We have a Climate Change Adaptation Strategy to ensure that Vancouver remains a livable and resilient city. Also, we developed a hazard, risk, and vulnerability assessment that identifies and prioritizes hazards based on their likelihood and potential impact on people and property in Vancouver. This assessment is a key part of emergency management planning and response, and we will revise and update it as needed.

Hazards and how you can prepare



How to keep cool during hot weather

  • Wear a wide-brimmed hat, lightweight and long-sleeved clothing, and apply sunscreen regularly.
  • Avoid strenuous activity and exercise.
  • Visit one of the City’s air-conditioned libraries and community centres.
  • Fill up your water bottle at one of our drinking fountains, including temporary fountains that are set up during heat waves.

Learn the symptoms of heat illness and where you can keep cool

VISIT: https://vancouver.ca/home-property-development/prepare-for-other-disasters.aspx

Emergency food, water, and sanitation

Learn how to store the food and water you and your family will need if they are not readily available after an emergency.

Emergency food supplies

During a major emergency, you may not have access to grocery stores or they may run out of food supplies, so you need to be prepared with your own food. Keep a 3-day supply of food and water on hand for you, your family, and your pets.

  • Include canned foods and a can opener.
  • Do not use foods that need a lot of preparation – for instance, foods that need water or cooking.
  • Check expiry dates and replace emergency food and water supplies as they expire.

Emergency drinking water

Without water, you can only live for a few days. It is important that you store water for use during an emergency, in case your water supply is cut off. Bottled water works best, and has a shelf life of about 2 years.
  • If you store refillable water bottles, change the water every 6 months.
  • If you have drinking water delivered to your home, order extra bottles and rotate them with each delivery.
  • Do not reuse plastic milk jugs to store your water, as the toxins in the jug could enter the water.
  • Do not use the water from your hot water tank for drinking.

Purifying your drinking water

If you need to purify your drinking water before using it, either boil or disinfect it.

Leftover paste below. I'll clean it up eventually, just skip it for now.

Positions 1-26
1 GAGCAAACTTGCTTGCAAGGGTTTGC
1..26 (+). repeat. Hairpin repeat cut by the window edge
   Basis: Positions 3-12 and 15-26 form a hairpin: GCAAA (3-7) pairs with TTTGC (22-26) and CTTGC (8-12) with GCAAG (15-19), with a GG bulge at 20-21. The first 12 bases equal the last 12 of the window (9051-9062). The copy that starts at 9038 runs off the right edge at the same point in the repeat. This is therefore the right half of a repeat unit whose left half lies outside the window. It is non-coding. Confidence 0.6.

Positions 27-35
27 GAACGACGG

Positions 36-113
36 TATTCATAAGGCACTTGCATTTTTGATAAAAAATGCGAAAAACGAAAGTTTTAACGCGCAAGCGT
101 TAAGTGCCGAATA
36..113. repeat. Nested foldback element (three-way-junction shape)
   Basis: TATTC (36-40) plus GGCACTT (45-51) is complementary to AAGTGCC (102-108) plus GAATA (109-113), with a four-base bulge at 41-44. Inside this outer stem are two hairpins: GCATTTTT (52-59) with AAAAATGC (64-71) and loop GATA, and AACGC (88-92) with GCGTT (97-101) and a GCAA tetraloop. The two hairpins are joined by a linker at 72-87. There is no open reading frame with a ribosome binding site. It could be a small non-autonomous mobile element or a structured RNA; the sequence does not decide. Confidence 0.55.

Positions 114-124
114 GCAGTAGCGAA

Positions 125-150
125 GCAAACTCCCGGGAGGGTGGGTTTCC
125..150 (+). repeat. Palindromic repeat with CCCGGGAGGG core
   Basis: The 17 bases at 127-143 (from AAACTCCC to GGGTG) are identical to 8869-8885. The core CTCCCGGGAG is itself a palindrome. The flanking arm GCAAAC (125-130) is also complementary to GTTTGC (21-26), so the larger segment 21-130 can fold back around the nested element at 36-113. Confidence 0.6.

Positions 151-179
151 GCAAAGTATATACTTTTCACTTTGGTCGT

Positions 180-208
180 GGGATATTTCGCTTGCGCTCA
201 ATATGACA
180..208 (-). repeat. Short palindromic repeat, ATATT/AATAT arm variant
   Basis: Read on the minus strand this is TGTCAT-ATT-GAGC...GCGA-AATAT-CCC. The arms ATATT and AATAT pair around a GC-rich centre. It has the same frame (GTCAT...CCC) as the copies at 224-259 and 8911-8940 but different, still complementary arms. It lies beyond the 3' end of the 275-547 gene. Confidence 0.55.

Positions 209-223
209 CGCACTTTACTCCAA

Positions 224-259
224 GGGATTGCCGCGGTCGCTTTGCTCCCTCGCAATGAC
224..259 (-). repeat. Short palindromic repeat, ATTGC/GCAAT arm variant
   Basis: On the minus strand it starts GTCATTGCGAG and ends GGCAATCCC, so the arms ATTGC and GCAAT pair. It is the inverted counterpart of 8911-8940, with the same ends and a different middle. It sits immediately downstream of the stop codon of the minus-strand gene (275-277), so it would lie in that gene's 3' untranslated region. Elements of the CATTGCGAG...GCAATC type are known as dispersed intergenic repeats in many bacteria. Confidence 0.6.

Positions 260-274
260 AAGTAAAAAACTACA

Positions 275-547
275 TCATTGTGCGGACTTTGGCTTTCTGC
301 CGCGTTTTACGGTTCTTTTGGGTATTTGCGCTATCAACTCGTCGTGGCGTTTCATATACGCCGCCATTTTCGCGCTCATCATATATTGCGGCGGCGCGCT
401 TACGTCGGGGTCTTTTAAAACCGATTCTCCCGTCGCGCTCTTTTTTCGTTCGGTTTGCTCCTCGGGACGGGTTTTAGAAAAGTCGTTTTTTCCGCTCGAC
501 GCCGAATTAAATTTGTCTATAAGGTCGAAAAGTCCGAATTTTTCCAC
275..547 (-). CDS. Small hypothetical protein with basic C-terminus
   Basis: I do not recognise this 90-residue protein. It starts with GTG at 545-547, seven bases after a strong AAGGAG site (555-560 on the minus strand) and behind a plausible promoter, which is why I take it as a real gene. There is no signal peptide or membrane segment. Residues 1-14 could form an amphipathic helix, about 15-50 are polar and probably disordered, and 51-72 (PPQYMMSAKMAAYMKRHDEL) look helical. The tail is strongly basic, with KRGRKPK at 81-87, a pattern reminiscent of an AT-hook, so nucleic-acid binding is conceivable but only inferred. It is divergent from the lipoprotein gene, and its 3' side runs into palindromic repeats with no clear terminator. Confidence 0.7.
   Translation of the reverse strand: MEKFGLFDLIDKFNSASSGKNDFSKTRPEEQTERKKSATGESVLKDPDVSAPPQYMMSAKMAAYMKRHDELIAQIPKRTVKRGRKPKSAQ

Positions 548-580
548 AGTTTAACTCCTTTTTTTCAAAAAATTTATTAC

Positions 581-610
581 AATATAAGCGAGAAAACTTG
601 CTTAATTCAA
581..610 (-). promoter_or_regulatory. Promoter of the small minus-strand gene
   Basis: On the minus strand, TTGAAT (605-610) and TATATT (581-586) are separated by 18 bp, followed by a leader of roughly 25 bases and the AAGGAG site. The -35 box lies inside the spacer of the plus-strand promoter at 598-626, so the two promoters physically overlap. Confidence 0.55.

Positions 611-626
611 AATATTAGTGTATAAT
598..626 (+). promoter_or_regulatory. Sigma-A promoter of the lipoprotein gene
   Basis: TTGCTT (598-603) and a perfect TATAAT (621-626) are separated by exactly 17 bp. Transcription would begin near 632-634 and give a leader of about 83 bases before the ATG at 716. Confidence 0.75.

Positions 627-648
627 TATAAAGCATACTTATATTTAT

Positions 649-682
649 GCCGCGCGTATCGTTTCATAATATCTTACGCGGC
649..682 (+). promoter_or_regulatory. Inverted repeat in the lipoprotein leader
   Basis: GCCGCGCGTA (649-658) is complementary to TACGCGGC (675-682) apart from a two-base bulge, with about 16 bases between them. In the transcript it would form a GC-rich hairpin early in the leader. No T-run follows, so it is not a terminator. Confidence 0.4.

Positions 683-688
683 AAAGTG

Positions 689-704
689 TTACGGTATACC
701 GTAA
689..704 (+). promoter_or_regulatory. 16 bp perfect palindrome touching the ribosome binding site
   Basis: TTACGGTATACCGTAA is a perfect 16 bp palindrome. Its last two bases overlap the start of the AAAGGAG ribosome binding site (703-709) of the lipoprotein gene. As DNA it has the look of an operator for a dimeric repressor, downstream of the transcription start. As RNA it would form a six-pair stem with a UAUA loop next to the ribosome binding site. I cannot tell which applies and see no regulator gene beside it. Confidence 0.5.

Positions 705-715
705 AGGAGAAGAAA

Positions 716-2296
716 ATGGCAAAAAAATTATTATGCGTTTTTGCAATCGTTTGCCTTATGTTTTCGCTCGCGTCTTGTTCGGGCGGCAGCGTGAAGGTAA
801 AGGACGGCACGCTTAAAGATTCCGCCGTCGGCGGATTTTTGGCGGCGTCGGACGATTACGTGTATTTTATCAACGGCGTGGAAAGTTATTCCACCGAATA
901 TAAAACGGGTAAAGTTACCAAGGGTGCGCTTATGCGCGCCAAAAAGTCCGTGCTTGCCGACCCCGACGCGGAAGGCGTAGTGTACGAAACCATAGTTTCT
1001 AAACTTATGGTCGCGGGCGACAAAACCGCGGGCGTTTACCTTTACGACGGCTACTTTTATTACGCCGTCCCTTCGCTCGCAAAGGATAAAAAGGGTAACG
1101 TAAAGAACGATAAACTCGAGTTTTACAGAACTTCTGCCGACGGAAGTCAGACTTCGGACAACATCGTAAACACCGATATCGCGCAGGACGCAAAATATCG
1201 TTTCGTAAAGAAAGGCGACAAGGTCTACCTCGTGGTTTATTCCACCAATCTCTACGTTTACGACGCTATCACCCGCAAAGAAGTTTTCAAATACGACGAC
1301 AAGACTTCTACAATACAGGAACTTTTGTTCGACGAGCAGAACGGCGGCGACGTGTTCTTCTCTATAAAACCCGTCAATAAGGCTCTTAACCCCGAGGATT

Wash your storage containers and strain the water

Before purifying your water:

  1. Wash the containers with soapy water, then fill them with a 10{4916e694914ea98e0f1ac982f94774157bb55f297474822d56c8cb299f6da107} bleach solution.
  2. After 5 minutes, empty the containers and let them air dry.
  3. Strain any sediment or particles from the water you are purifying by pouring it through several layers of paper towels or coffee filters.

Boil the water

  1. Bring the water to a rolling boil for 10 minutes.

Disinfect the water

  1. Stir plain chlorine bleach into the water using these ratios:
    • 1 L of clear water to 2 drops of bleach (4 drops for cloudy water)
    • 4 L of clear water to 8 drops of bleach (16 drops for cloudy water)
    • 20 L of clear water to 2.5 mL (½ teaspoon) of bleach (5 ml (1 teaspoon) for cloudy water)
  2. Let the water stand for 30 minutes.
  3. When the water tastes and smells like chlorine, it is ready to drink.

warning Warning: Using too much or the wrong kind of bleach can harm you and your family. Be sure to follow the bleach directions exactly. Use only household liquid bleach that contains 5.25{4916e694914ea98e0f1ac982f94774157bb55f297474822d56c8cb299f6da107} sodium hypochlorite, and do not use scented bleaches, coloursafe bleaches, bleaches with added cleaners, or granular forms of bleach.

Emergency sanitation

Dealing with waste and debris following a disaster can be challenging. Good hygiene and hand washing are critical to prevent the spread of illness and disease. In the absence of water, use hand sanitizer, but it’s less effective than soap and water.

How to build an emergency toilet

Water and sewage infrastructure may be damaged, leaving you with no water or working toilets. If water supply is cut off, you may need to create an emergency toilet.

  1. Use watertight containers, like buckets, with tight-fitting covers.
  2. Line the container with a plastic bag to create an emergency toilet.
  3. Every time the emergency toilet gets used, add a small amount of a household disinfectant like bleach into the container to reduce odour and germs.
  4. Keep the emergency toilet covered when it’s not being used.
  5. Dispose of waste properly to avoid contamination by digging a pit 2 to 3 feet deep, at least 50 feet downhill or away from a fresh water source.

Learn more about emergency toilets, sanitizing and disposing of waste, and water substitutes for cleansing 

Contact the Office of Emergency Management

Phone: 3-1-1